That was the last comment on it by Microsoft.  I assume this means that it was a bug in Visual Studio after all and not in SQL Server, although it was clearly noticeable using BIDS 2008.  There is no link to any follow-up item or any other explanation on how to actually get a fix installed on your machine.  Do we need to wait until the next SP for VS2008 ships, or is it covered in the next SP for SQL Server 2008?  (You see now where my initial question came from – is it SQL Server or is it Visual Studio?)

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If you have installed SQL Server 2008 without making any modifications to the default service settings and you’re trying out the AdventureWorks2008 sample database, you may be getting some similar errors as the following in the Application event log:

A fatal error occurred during a full-text population and caused the population to be cancelled. Population type is: FULL; database name is AdventureWorks2008 (id: 7); catalog name is AW2008FullTextCatalog (id: 5); table name ProductReview (id: 354100302). Fix the errors that are logged in the full-text crawl log. Then, resume the population. The basic Transact-SQL syntax for this is: ALTER FULLTEXT INDEX ON table_name RESUME POPULATION.

The same errors are logged in the \MSSQL10.SQL2008\MSSQL\Log\SQLFT0000700005.LOG log file.  Here you also get an error number: Error: 30059, Severity: 16, State: 1.

I have seen the issue occur when the SQL Full-text Filter Daemon Launcher service was running with the NT AUTHORITY\NETWORK SERVICE account.  Switching the service to use the Local System account solved the issue.  Then the Full Text Catalog would rebuild without any issue.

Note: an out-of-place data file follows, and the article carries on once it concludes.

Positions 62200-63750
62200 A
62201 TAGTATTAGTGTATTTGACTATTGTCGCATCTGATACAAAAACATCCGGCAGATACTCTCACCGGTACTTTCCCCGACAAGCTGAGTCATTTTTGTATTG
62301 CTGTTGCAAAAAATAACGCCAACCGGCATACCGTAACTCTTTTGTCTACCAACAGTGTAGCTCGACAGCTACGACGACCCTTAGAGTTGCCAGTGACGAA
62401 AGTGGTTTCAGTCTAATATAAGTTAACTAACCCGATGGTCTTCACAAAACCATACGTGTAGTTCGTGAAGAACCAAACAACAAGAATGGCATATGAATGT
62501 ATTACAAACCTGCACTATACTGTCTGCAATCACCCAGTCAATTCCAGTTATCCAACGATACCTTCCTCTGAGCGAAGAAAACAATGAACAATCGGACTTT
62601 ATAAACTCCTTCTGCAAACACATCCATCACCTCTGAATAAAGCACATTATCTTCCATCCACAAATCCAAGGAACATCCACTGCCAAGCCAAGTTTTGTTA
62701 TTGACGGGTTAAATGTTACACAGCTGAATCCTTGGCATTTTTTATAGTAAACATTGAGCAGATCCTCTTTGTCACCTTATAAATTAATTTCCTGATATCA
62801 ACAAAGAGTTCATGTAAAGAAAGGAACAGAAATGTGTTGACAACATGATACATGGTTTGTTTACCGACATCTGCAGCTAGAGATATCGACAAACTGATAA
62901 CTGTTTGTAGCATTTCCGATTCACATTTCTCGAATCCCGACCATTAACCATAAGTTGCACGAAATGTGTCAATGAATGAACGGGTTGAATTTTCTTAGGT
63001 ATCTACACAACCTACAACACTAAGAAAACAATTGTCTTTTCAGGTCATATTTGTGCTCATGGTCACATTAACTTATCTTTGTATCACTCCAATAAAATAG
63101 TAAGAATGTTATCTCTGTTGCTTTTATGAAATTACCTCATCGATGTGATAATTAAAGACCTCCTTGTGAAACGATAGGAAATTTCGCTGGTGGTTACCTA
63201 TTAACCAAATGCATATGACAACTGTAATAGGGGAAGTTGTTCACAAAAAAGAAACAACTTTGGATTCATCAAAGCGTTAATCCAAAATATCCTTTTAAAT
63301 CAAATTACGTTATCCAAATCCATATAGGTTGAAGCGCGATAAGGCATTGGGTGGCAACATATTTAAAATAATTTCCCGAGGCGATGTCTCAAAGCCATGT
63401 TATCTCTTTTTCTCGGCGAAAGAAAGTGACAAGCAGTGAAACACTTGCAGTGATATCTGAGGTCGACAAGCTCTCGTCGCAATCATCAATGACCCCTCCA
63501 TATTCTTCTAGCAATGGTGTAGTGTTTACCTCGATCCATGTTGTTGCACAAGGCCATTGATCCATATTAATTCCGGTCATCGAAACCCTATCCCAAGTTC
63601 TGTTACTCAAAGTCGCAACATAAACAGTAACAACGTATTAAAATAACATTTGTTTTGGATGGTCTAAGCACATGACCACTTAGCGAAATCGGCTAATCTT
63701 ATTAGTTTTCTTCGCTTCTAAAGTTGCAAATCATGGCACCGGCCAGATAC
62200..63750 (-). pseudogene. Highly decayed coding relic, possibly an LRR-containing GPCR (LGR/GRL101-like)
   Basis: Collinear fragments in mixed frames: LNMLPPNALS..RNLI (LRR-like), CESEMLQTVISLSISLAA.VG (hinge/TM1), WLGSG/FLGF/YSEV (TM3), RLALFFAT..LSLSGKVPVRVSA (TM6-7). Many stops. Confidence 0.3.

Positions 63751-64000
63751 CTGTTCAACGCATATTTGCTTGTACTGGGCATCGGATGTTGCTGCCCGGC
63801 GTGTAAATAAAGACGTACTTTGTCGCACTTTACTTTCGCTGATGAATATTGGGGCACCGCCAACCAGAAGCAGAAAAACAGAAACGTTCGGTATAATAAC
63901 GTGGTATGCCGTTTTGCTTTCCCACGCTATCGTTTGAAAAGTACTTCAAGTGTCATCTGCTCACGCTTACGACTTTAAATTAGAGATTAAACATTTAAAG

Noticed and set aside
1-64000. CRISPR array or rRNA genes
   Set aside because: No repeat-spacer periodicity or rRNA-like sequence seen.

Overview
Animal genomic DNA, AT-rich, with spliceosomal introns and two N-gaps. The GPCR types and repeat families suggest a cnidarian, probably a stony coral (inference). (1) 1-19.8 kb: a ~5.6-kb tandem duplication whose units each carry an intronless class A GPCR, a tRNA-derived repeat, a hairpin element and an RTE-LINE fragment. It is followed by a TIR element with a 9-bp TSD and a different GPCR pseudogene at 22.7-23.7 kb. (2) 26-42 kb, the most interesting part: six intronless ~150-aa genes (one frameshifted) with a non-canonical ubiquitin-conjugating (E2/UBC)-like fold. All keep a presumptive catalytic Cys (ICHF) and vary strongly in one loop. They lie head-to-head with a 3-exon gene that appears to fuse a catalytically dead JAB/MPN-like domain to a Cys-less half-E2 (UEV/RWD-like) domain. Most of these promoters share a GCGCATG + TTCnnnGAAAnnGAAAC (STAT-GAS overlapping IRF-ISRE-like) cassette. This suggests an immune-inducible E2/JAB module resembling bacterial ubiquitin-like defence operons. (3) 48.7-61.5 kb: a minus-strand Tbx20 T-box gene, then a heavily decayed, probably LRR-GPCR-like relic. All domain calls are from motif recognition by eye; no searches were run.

To rebuild the Full Text Catalog in Management Studio, open your database in the Object Explorer, under Storage > Full Text Catalogs there’s an entry called AW2008FullTextCatalog (in the case of the sample DB).  Double-clicking this shows the Full-Text Catalog Properties.  Select the Rebuild catalog radio button and click OK to rebuild the catalog.

Alternatively you could execute following statement on the AdventureWorks database:

ALTER FULLTEXT CATALOG [AW2008FullTextCatalog] REBUILD;

After waiting for about 15 seconds (there’s not a lot of data to be indexed) if you open the properties again you should see the Last Population Date filled in with the current timestamp.  Another way to tell if it was successful is to look at the FT log file, error 30059 should not be mentioned anymore.

Or try using a Full Text query:

select * from Production.ProductReview
where contains(Comments, 'heavy');

This should output two records.

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I’d just like to mention that Robert Sheldon wrote a really interesting article on how Full-Text Indexing works in both SQL Server 2005 and 2008.  If you’re new to full-text indexing or if you want to know how it has evolved in 2008, I really recommend reading this.

There are several interesting queries in the article, such as how to retrieve a list of terms that are being indexed using the sys.dm_fts_index_keywords dynamic management function.  This is a new feature of SQL Server 2008.

The article can be found on the simple-talk site and is called Understanding Full-Text Indexing in SQL Server.

This is the first article in a series on full-text indexing.  The next one is called Full-Text Indexing Workbench and is written completely in T-SQL :-) .